Describing his story as “The Drag Queen and the Professor,” Mark Hooker captured the attention of “Property Brothers” Jonathan and Drew Scott when they brought their hit show to their hometown of Las Vegas for the first time last year.
“Mark’s story inspired us,” Property Brothers series producer Dora Fong said. “He shared with us why he and Dave were in the middle of a long relocation process to Vegas. They were caught between Dave’s job as a history professor in Minnesota and Mark’s burgeoning dream to be a working drag queen in a bigger market.”
Hooker’s longtime partner of 25 years, Dave Berg, is the associate professor of management and international business at Hamline University in Minnesota. He flies back and forth between the two cities.
Hooker has been acting for more than 50 years, staring in his own cabaret act, “The Mark Hooker Show,” as well as several films and daytime dramas including “All My Children,” “One Life to Live” and “The Guiding Light.” He began performing in drag two years ago in Minnesota. He wanted to relocate to Vegas to fully pursue his dream and find a destination where he and his partner could retire.
“I gave drag to myself for the my 60th birthday,” he said. Hooker is performing as his stage persona “Margo Caprese,” known as the Vintage Vegas Vixen at Hamburger Mary’s on East Flamingo Road. “As I get older, I don’t feel like auditioning for things. This is my way of having an outlet as an entertainer.”
As part of his new home, Hooker wanted a drag room for Margo. Jonathan Scott, seeking inspiration for the space, reached out to his friend Frank Marino, an iconic Las Vegas headliner. Marino will emcee as Joan Rivers for another Las Vegas icon, “Legends in Concert,” Sept. 11-Nov. 19.
“Who else to go to but the expert of drag here in Las Vegas?” Marino said. “It worked out great. I was excited to be on the show.”
As part of finding the right property in the couple’s $425,000 budget, Jonathan and Drew Scott showed several fixer-uppers in iconic midcentury modern neighborhoods in the historical areas of the Las Vegas Valley.
“The brothers made the process fun and educational,” Berg said. “They got to know what we were looking for and then showed us places that could provide that and still stay within out budget.”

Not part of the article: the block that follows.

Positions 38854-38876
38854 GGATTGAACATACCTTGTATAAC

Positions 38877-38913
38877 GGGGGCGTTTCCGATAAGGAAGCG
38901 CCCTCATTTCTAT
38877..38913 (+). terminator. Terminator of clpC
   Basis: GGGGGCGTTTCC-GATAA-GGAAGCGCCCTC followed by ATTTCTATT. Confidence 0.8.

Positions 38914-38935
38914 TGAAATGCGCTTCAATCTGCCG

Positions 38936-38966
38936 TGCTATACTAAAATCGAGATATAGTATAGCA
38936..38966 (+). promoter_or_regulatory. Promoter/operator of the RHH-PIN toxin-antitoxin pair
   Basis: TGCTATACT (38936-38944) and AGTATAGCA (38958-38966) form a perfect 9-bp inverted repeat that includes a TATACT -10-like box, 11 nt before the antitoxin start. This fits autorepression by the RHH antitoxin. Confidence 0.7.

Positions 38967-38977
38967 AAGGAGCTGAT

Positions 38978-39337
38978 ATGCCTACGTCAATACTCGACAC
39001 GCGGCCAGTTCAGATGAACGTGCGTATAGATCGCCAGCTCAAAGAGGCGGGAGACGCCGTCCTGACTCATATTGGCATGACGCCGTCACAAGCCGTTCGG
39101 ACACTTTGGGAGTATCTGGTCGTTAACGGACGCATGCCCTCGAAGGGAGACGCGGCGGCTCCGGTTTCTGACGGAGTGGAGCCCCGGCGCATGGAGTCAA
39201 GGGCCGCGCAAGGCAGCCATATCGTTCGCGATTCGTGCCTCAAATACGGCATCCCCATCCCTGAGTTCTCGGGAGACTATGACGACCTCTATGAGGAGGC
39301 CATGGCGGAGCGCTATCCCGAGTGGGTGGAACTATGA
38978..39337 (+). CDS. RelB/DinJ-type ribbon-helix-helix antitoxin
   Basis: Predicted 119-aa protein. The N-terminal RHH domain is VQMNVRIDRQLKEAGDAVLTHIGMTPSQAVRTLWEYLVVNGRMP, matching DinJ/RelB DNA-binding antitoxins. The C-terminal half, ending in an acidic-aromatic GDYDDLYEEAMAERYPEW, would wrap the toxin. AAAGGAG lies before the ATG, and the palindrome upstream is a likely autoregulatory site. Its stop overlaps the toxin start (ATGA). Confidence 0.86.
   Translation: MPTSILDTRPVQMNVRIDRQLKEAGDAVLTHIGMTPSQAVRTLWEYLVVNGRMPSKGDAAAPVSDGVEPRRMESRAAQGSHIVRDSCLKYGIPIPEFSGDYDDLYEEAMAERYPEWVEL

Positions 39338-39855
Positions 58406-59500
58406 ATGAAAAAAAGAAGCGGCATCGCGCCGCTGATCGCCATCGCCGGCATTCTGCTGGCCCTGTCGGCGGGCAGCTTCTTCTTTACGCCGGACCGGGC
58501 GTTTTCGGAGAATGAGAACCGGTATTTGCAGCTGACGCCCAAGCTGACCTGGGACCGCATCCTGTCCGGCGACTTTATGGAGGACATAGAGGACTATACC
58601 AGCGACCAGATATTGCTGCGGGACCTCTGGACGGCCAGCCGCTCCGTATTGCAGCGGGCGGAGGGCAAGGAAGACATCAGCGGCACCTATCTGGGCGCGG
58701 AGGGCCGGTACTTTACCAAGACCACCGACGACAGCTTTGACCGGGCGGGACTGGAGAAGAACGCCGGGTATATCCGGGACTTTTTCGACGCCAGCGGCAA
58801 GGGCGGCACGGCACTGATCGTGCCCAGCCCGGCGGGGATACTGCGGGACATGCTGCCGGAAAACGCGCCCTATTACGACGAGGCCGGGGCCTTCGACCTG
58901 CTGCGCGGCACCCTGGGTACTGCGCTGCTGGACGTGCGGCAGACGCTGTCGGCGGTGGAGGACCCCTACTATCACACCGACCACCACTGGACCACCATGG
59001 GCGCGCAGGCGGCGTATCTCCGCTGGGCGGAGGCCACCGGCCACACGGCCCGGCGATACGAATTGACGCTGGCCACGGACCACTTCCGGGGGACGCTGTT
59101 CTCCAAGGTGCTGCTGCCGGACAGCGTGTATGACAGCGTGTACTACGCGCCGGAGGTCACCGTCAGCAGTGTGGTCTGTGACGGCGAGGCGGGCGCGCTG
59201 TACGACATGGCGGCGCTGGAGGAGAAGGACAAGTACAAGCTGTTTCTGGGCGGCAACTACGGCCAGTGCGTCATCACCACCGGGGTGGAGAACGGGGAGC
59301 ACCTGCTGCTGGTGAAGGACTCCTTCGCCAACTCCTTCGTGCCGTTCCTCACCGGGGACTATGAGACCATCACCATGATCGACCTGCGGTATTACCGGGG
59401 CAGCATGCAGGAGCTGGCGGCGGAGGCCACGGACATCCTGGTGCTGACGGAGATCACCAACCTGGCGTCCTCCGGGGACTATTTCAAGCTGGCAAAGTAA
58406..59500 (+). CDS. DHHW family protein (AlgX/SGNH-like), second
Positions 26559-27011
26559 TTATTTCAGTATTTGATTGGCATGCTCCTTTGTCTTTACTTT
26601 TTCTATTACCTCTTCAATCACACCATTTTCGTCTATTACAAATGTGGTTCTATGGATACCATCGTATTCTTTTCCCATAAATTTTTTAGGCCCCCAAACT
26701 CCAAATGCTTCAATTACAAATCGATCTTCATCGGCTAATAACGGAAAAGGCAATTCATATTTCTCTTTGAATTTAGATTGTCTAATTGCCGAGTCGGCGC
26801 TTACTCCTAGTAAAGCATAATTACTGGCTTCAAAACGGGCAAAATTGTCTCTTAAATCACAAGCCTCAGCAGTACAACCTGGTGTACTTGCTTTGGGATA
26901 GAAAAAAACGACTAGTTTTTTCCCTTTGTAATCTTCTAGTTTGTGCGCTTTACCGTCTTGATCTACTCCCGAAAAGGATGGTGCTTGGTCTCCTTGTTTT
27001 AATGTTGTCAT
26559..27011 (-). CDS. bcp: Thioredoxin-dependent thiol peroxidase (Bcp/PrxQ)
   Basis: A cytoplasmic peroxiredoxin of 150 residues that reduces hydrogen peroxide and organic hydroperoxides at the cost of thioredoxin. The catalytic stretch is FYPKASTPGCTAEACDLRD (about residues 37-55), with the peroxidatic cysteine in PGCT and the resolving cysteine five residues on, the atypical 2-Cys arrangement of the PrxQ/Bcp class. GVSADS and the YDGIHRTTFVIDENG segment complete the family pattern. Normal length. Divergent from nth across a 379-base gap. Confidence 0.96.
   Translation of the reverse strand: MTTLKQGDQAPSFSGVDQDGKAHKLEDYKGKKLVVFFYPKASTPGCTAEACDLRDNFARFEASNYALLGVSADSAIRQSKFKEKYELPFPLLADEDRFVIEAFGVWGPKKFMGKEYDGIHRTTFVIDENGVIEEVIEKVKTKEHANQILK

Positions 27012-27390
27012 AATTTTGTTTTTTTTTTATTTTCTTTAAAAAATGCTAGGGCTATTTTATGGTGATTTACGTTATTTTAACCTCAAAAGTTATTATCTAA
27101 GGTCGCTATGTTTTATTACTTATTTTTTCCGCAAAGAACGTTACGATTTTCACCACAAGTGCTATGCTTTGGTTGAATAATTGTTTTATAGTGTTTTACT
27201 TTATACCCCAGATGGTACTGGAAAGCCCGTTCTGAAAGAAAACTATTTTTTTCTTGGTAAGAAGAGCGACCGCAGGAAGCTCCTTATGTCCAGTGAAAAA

The couple selected a 1,720-square-foot midcentury rancher. The fixer-upper is in the historic Paradise Palms neighborhood and is on the historic registry.
“Some clients need to see 50 houses before making a decision, and others only need to see a few,” Drew Scott said. “Fortunately for us, Mark and David were able to narrow down what kind of a home they wanted quickly. Something with character that was in a non-cookie cutter community.”
The ability to live in the Paradise Palms neighborhood played a significant factor in their decision. Located near downtown Vegas, the historic midcentury modern neighborhood has an extensive list of celebrities who have lived there at one time. They include Phyllis Diller, Debbie Reynolds, Johnny Carson, Dean Martin and Howard Hughes.
“We really like this neighborhood,” Hooker said. “It’s very artistic with lots of actors and entertainers living here. Plus, we’re close to the entertainment venues. I really feel at home here.”
They paid full list price of $320,000 for the home, which showcased several features the couple wanted in a property, including midcentury modern design, three bedrooms, a pool and the ability to create an open living area with separate dining.
“I grew up in a midcentury modern house,” Hooker said. “I love everything that was set in that era.”
With a renovation budget of approximately $100,000, Jonathan Scott created a design with an open main living area that balanced beauty and function.
“There is nothing cookie cutter about Mark and David,” Jonathan Scott said. “They wanted a character home to kick off this new chapter in their lives. So I wanted to create a space that would represent their eccentric sense of style but also function to make their lives easier.”